Distribution Automatique

Sunday, December 26

Happy 2011 New Year Poem from

NIcole Peyrefitte and Pierre Joris

Sunday, December 19

Eric Ewazen, American composer

I went to a concert this afternoon at the Brooklyn Public Library. Eric Ewazen's String Quintet
(Sinfonia for Strings) was performed by Harumi Rhodes, Adela Pena, Ah LIng Neu and Roberta Cooper. I found a work online by Ewazen whose music is certainly worth learning more about.

Eric Ewazen Down a River of Time and other mp3's

A duet for our time, of

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A Radical Cut in the Texture of Reality

Friday, December 17

Thursday, December 16


Even as you live, to live is to remember to live.

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Everything in contemporary culture tends to become a popularity contest. Nothing wrong with this, except that the truth is rarely popular.

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This just in from Kimberly Lyons

"Come in and enjoy!
take a break from toil & trial,
all the wear & tear of holiday prep:
         a book signing/reading
                  BY VYT BAKAITIS
                     LYNN BEHRENDT
                   AND JOE ELLIOT
          to take place from 2:00 p.m.
      this Saturday 18 December 2010
at Unnameable Books: 600 Vanderbilt Ave
(between Dean St & St Marks Ave), in Brooklyn NY

yours, Kimberly Lyons"

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Tuesday, November 30

Lunar Chandelier Press

had its debut reading tonight at the Poetry Project. Of the three books presented I am most familiar with Joe Elliot's Homework. When I edited OCHO 21 I had the immense good fortune to choose from a large portion of the as yet unedited manuscript of this book. I can say that my most immediate feeling was sadness at not having chosen to edit a magazine much sooner and I could now see why so many of my poet friends had done exactly that with a good portion of their time over the years. When I was asked to write a blurb for the book I was delighted and honored but soon realized what a daunting task it would be, having already experienced so many waves of emotion about Elliot's powerful work. When I brought the book home tonight and began rereading it I got a glimmer of just how strongly his work had affected me, not only by way of enjoyment and admiration, but viscerally and very personally. The thoughts and feelings I am driving at here are somewhat summarized in the blurb I wrote for Joe's book, available on the Lunar Chandelier website (above), and, in a shortened version, on the back of the book. More of that some other time, hopefully soon.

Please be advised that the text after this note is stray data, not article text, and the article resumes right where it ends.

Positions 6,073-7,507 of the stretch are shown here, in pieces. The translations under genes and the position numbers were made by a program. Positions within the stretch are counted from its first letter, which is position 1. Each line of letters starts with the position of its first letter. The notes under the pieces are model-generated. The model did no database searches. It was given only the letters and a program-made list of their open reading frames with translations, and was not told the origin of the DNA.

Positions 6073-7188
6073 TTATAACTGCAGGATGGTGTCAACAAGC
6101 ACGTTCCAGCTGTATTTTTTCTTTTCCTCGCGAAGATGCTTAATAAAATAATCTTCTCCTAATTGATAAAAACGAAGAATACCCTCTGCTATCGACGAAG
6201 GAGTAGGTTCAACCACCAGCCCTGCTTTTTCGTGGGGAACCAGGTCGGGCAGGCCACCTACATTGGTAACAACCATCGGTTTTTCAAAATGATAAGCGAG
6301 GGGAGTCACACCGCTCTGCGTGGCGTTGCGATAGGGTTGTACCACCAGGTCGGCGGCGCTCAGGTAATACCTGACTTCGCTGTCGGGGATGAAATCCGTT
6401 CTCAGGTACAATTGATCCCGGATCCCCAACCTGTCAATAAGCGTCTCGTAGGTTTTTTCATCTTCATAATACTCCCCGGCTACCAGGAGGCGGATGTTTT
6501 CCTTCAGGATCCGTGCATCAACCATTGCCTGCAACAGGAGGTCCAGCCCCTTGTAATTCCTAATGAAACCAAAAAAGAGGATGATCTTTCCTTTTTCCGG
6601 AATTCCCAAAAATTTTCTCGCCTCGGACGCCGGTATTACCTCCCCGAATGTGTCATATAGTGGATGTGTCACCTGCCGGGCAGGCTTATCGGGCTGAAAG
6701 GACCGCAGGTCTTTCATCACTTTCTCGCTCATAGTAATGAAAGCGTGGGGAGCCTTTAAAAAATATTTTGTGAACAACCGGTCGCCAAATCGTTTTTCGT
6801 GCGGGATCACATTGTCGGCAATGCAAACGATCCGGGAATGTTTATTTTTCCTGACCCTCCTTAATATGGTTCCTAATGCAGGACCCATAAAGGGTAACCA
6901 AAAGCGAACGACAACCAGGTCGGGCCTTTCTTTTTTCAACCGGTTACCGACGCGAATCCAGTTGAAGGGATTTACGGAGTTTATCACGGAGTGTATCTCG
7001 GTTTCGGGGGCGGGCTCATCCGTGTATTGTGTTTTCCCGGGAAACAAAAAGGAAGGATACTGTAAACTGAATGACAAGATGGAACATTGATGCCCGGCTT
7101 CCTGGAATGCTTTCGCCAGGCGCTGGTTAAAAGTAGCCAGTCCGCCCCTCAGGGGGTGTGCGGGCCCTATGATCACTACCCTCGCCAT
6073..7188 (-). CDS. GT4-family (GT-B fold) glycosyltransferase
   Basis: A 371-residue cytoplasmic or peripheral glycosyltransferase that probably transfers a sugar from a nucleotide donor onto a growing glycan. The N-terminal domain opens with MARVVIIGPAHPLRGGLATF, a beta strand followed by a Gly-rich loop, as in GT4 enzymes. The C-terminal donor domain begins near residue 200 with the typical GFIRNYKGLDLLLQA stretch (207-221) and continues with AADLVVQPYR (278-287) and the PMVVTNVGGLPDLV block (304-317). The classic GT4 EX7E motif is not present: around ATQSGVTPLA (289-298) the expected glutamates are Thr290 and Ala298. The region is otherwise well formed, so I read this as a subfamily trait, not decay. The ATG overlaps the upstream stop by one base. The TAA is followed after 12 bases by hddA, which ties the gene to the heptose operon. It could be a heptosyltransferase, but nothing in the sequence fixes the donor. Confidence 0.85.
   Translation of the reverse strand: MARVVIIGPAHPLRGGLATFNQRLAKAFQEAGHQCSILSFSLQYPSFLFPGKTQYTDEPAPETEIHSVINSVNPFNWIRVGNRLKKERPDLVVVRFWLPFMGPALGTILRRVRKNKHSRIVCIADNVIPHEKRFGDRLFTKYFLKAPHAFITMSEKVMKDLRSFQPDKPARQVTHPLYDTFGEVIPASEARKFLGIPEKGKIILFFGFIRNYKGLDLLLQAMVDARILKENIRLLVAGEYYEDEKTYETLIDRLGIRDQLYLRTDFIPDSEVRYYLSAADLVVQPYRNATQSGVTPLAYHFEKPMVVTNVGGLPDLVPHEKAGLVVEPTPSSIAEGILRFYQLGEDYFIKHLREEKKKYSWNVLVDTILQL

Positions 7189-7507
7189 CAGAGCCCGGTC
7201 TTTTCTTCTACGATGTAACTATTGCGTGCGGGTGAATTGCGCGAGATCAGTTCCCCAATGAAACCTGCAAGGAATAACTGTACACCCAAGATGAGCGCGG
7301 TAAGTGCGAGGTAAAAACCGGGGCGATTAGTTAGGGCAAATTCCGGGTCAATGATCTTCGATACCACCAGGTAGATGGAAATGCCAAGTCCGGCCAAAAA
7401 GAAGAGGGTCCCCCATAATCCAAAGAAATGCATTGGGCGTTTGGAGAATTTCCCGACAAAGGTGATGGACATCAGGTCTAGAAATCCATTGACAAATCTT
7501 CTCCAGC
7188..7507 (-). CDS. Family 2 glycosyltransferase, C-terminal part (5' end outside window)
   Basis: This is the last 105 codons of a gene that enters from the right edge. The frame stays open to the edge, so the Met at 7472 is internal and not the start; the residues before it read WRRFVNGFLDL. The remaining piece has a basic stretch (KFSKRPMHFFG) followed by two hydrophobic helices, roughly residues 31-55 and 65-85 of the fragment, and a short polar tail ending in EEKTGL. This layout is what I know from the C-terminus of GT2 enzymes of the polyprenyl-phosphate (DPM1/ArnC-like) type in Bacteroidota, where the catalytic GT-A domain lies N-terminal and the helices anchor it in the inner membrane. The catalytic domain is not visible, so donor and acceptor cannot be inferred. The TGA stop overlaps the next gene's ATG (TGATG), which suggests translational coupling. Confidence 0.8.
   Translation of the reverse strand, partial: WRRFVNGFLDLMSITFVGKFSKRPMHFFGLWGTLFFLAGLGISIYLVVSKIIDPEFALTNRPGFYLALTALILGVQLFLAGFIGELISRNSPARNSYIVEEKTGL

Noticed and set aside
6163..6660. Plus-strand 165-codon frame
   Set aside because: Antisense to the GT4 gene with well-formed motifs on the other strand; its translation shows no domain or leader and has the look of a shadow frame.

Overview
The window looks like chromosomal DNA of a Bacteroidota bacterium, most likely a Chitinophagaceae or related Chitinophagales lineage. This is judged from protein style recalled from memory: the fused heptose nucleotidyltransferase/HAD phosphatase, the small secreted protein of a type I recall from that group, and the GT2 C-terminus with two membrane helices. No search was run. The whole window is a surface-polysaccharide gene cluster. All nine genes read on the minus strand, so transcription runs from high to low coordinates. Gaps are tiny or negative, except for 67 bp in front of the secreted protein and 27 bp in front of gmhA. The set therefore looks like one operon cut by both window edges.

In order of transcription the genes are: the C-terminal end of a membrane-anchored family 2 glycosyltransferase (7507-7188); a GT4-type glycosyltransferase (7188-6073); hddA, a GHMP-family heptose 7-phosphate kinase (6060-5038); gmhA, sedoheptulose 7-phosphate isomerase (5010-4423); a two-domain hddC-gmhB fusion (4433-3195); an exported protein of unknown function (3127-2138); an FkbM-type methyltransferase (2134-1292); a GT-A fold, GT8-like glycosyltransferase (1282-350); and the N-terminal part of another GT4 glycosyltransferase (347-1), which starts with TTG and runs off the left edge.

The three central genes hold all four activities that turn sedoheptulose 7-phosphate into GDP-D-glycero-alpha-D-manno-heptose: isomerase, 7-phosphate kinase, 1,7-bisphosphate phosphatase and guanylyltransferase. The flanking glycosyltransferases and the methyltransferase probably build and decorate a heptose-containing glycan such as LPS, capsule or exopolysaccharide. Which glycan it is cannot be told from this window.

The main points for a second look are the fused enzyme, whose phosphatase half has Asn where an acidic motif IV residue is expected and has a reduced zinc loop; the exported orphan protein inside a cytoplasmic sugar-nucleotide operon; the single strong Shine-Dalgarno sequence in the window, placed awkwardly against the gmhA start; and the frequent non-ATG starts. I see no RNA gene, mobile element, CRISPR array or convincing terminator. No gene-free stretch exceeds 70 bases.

I have had a couple of days to begin reading Lynn Behrendt's new book and I am impressed and excited about that book as well. My first thought was that my reaction to q quick read of parts of this book reminded me of my reaction to hearing and reading Ted Berrigan's Sonnets, over 40 years ago. This response might have had to do with these lines:

"I am a language vole too.
I got glue
in my vagina"

(from the poem The Ulna Slash Uvula Laid Bare Lingual Age)

I had the same sudden feeling reading this poem two nights ago of a manifesto of an impending poetic movement as when I read Berrigan's sonnets for the first time. And I think, in particular of these lines:

"baffling combustions are everywhere/graying the faces of virgins/ aching to be fucked/we fondle their snatches/and O, I am afraid!/The poem on the page/ will not kneel/for everything comes to it/gratuitously"